Todaji Temple 東大寺
Nara's premier attraction is Todaiji Temple and its Daibutsu (Great Buddha). When Emperor Shomu ordered construction of both the temple and Diabutsu back in the mid-700s, he intended to make Todaiji the headquarters of all Buddhist temples in the land. As part of his lanes for a Buddhist utopia, he commissioned work for this huge bronze statue of Buddha; it took eight casting to compete this remarkable work of art, which remains the largest bronze statue of Buddha in Japan. At a height of more than feet, the Daibutsu is made 427 tons of bronze. However, thanks t o Japan's frequent natural calamities, the Buddha of today isn't quite what it used to be.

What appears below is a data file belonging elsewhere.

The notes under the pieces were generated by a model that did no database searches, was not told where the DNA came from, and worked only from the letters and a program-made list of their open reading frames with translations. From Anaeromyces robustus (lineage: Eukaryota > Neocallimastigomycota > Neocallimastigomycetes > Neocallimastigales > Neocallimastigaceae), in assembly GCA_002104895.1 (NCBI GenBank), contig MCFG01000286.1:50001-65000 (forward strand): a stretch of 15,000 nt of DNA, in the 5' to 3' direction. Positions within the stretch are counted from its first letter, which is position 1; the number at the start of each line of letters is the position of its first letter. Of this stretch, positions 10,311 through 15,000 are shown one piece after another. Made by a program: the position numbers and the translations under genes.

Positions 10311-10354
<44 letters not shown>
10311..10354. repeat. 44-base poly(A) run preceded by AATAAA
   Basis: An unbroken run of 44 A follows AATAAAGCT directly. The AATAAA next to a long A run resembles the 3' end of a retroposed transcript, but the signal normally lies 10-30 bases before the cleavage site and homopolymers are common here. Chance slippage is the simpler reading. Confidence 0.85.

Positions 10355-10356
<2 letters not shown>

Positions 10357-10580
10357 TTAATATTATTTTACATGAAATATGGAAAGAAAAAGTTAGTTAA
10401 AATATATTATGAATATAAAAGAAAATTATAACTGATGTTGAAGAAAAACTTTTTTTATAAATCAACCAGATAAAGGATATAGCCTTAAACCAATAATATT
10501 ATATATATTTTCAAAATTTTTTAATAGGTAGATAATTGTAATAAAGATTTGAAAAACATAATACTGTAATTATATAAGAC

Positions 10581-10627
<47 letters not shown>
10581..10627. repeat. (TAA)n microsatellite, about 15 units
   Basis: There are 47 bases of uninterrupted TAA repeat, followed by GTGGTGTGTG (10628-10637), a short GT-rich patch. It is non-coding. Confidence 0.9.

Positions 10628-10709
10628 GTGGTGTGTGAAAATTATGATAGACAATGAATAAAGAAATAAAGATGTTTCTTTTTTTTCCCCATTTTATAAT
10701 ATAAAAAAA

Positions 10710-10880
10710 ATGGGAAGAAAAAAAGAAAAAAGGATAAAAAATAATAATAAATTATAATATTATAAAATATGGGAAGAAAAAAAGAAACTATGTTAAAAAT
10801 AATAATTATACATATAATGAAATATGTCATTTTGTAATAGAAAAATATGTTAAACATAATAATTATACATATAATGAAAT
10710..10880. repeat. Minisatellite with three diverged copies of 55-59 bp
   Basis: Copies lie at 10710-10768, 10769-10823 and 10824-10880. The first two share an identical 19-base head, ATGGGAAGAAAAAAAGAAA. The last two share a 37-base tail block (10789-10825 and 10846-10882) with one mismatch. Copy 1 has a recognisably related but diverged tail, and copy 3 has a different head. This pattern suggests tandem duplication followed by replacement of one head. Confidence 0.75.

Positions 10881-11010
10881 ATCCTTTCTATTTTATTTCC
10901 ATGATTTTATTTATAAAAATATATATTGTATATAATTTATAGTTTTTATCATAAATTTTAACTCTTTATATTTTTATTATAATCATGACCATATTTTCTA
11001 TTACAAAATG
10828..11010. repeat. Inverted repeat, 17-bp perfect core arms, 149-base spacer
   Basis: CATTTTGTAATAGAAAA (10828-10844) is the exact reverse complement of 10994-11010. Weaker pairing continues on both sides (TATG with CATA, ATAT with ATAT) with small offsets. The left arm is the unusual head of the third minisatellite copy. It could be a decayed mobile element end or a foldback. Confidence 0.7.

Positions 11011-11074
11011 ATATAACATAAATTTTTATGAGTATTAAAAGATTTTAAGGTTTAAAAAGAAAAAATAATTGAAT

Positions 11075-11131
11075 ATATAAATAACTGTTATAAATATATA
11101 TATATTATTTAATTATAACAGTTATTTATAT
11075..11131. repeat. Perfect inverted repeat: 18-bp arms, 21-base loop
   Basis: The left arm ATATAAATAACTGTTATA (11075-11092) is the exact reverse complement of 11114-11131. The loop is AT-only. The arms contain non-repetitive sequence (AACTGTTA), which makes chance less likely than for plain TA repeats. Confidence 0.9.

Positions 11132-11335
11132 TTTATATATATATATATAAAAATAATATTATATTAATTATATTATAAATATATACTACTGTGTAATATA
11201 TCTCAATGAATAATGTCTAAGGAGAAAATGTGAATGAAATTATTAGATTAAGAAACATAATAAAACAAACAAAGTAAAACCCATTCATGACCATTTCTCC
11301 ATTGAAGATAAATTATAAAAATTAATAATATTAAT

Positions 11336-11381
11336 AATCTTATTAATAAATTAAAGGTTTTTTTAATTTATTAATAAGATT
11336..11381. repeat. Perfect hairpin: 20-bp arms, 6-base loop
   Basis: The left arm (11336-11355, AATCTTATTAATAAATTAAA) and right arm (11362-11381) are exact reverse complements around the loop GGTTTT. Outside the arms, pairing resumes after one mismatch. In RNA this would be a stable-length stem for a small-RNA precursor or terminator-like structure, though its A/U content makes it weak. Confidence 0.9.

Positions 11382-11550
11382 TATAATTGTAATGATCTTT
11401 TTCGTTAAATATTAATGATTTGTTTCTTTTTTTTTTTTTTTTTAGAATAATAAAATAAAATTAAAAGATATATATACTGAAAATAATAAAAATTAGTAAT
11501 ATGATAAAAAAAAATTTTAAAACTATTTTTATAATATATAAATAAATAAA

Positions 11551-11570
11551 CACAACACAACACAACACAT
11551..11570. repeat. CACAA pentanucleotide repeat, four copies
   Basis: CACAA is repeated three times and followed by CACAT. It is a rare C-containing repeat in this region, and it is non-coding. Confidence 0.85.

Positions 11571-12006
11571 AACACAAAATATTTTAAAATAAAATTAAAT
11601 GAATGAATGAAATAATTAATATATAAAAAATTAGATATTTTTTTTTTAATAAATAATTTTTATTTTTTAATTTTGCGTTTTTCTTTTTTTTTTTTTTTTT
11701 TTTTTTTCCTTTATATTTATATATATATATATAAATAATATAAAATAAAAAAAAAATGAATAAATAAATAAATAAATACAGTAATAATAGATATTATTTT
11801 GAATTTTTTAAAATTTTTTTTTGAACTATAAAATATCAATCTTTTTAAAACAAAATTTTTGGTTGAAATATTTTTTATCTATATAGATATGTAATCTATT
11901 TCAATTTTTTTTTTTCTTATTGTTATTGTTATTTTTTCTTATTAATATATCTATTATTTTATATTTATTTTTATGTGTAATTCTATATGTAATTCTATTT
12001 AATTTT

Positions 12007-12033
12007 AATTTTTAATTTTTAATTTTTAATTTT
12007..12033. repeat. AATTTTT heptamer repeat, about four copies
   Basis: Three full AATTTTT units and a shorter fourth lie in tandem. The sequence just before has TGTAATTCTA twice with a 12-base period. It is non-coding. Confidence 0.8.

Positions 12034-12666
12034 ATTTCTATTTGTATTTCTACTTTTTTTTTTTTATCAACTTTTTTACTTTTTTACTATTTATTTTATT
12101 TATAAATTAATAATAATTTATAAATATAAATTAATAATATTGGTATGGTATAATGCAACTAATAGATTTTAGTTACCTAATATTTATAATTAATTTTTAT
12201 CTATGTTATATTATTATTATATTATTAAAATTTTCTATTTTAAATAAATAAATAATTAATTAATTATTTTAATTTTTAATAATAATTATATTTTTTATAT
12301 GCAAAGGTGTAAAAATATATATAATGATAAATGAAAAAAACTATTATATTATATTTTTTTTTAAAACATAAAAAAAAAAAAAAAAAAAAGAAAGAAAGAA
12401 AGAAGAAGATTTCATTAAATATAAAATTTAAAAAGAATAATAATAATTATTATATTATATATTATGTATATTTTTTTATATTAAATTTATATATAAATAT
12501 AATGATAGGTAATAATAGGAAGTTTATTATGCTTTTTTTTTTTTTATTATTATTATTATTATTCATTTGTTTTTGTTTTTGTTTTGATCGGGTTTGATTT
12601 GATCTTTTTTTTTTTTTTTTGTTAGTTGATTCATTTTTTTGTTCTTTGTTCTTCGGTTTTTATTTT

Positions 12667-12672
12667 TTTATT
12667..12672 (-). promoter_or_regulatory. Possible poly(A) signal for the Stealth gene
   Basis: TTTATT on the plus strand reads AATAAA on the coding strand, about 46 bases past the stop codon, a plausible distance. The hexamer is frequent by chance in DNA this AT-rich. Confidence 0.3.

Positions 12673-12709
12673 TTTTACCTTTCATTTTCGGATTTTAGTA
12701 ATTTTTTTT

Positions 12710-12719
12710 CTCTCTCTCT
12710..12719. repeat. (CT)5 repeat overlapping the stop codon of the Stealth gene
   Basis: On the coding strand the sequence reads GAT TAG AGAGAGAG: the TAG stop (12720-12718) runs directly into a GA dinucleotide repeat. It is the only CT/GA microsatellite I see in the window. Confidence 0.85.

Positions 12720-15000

The wooden structure housing the Great Buddha, called Daibutsuden, was destroyed several times through the centuries; the present structure dates from 1709. It's the largest wooden structure in the world but is only two-thirds its original size.
Behind the statue, is a huge wooden column with a small hole as the same size as Buddha's nostrils. in it near the ground. According to popular belief, if you can manage to crawl through this opening, you'll be sure to reach enlightenment.